The exact nature of the Alp often depended upon location, varying from place to place. In parts of Germany and Austria, the Alp manifested as a malignant revenant (Curran, 2005). In other parts of Germany, Alpe remained living dwarfs, albeit ones imbued with elemental powers (Curran, 2005). Certain tales told of Alpe appearing as vampiric butterflies released by the breath of the demonic horerczy (Guiley, 2005). In the Brocken and Herz Mountains, Alpe served witches, often spreading evil in the form of cats or voles (Curran, 2005). Under certain circumstances, living mortals could become Alpe, either through sinister sorcery or through a mother’s unforgiven sins (Curran, 2005). Regardless of appearance, whether it be pig, bird, cat, vole, or lecherous dog, each Alp in animal form typically wore a magical hat which granted it the ability to shape-shift and to render itself invisible (Guiley, 2005).

While some variations of the Alp undoubtedly displayed vampiric tendencies amongst their diverse range of disturbing traits, the Austrian Schrattl was a vampire in the truest sense, a revenant roaming Alpine nights in search of blood. Roused to a semblance of life while still interred in the grave, the animated corpse of the Schrattl would tear and gnaw at its funeral shroud until it devoured the winding cloths (Curran, 2005). The Schrattl then turned its hunger toward the bodies of those buried in nearby graves and launched attacks against its former family and friends (Curran, 2005). Not content with assaults against humans alone, the Schrattl assailed animals and property as well (Curran, 2005). Possessed of fearsome mental powers, the Schrattl could drive its potential victims and those it wished to control insane (Curran, 2005). Typical of vampires worldwide, the Schrattl also spread disease in its dreadful wake (Curran, 2005).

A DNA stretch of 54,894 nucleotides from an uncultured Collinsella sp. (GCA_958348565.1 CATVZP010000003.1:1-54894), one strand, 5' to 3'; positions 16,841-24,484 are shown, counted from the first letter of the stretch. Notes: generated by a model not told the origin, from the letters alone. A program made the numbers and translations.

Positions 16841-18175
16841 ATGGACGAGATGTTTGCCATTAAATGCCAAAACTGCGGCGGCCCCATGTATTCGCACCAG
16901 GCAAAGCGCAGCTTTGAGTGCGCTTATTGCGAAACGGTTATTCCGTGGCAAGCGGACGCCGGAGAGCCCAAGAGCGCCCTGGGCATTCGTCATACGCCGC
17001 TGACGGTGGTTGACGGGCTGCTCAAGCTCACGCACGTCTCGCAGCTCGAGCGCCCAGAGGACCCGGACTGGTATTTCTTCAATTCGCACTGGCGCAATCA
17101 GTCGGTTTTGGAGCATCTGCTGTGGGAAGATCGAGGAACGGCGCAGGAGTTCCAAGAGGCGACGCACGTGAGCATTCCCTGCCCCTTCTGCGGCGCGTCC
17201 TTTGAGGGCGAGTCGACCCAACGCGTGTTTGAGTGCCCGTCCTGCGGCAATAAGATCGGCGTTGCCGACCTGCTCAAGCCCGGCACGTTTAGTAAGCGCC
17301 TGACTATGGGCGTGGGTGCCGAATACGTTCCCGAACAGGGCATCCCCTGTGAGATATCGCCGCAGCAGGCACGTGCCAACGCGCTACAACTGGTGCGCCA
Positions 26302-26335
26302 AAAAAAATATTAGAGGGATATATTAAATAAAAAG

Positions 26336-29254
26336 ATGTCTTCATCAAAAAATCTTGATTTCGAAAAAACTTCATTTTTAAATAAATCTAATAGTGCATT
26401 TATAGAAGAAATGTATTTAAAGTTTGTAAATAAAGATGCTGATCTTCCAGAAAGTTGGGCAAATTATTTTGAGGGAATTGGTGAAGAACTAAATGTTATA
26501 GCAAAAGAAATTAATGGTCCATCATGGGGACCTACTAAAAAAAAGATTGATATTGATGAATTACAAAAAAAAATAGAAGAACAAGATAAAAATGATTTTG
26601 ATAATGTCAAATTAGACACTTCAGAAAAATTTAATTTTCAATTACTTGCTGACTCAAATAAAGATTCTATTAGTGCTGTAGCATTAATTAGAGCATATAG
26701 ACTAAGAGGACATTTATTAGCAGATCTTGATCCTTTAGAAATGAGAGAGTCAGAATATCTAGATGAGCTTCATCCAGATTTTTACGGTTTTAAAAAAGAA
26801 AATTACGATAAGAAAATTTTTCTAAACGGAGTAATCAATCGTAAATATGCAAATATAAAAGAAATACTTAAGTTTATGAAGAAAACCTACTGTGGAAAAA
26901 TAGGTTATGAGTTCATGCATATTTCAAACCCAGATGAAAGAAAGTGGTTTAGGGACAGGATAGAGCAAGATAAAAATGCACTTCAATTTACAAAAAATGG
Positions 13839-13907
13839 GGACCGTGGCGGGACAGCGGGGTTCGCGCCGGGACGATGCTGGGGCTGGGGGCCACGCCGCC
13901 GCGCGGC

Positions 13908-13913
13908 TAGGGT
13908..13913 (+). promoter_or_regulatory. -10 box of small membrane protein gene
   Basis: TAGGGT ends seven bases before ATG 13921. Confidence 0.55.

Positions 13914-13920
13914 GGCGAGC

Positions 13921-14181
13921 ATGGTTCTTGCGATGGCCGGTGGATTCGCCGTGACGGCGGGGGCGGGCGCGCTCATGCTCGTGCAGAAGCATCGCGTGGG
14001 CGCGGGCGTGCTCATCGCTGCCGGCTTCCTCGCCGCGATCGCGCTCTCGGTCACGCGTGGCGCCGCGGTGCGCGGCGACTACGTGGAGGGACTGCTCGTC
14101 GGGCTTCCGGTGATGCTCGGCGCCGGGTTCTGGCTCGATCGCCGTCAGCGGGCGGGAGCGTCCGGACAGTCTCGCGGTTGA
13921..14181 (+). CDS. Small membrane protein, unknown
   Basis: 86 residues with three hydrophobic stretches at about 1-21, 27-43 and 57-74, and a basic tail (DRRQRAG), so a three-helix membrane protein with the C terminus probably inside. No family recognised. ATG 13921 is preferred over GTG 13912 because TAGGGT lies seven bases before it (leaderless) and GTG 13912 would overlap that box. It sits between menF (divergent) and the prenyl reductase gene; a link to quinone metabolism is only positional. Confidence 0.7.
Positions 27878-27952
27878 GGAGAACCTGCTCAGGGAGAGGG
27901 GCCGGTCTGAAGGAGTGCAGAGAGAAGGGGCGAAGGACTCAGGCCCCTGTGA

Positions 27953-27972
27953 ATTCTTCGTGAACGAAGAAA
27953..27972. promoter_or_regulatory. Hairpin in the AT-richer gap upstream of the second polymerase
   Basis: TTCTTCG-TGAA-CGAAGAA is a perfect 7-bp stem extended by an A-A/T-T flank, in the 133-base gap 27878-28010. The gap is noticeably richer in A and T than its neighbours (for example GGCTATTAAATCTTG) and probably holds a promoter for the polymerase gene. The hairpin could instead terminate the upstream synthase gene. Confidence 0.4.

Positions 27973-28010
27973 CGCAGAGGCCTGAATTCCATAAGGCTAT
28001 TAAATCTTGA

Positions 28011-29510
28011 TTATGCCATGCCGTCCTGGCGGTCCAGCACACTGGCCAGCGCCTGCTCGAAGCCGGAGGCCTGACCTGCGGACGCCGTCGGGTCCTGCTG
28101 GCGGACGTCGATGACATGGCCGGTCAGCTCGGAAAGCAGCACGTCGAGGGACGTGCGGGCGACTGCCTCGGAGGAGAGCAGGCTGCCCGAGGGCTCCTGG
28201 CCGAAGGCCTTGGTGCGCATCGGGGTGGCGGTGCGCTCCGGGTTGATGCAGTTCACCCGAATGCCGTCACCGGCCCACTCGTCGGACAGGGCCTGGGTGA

Germanic tellers of dark tales threw various strains of ancient belief into the pot to create the potentially deadly stew that was Alp lore. Witches, demons, sorcerers, dwarfs, fairies, and vampires all lent different attributes to the Alp hodge-podge. No matter the form the Alp took, dangerous dwarf or vampiric butterfly, ghoulish revenant or shape-shifting sorcerer, it could be a potent threat to human life and well-being. Although various Alpe may have thirsted for blood and other bodily fluids, the vampiric nature of these creatures expressed itself most strongly in the shroud-eating Schrattl. Powerful and extremely malignant, the Schrattl troubled all mortals it encountered during its nocturnal forays across the Alpine countryside.


Curran, Dr. Bob. (2005). Vampires: A Field Guide to the Creatures That Stalk the Night. Franklin Lakes, New Jersey: New Page Books.

Franklin, Anna. (2002). The Illustrated Encyclopaedia of Fairies. London: Anova Books.

Guiley, Rosemary Ellen. (2005). The Encyclopedia of Vampires, Werewolves, and Other Monsters. New York: Checkmark Books.

Rose, Carol. (1998). Spirits, Fairies, Leprechauns, and Goblins: An Encyclopedia. New York: W.W. Norton & Company.

(Article originally published in Hungur, Issue 10, Walpurgisnacht 2010.)

Monday, August 26, 2013

Poem and Illustration in Issue 1 of FrostFire Worlds

Since I received my contributor's copy today, I can now verify that both my fantasy poem "The Brownie" and its accompanying illustration have been published in Issue 1 of FrostFire Worlds. The poem took a rather convoluted path to publication, but it has now been published, alongside one of my own drawings.

I love those combo publications of my written and illustrative works.  Each one tells the world "hey, look, this guy can draw as well as write!" Or, maybe at this point, it's the other way around.

Tuesday, August 6, 2013

Two Illustrations in the Current Issue of SORCEROUS SIGNALS

My illustration for Edward Ahern's story "Blood Will Out" appears in the current issue of the fantasy e-zine SORCEROUS SIGNALS. This illustration was a bit of work. It took me a while to draw those blasted briars, but I was quite happy with the end result of that extra effort.

Note that, as is typical with my fantasy art, I drew both the princess and the crone in reasonable garb. I just thought I would point that out.

Also in the current issue of SORCEROUS SIGNALS is a fun image, my illustration for Anna Sykora's story "The Oak Witch's Helper". This one proved to be easier work than the one I did for Edward Ahern's "Blood Will Out", and it was a joy to draw. Bats freak me out, but I'm also fascinated by them, so I had a great time gathering a handful of bat images for reference. As long as bats aren't flying about my head, I'm okay with them!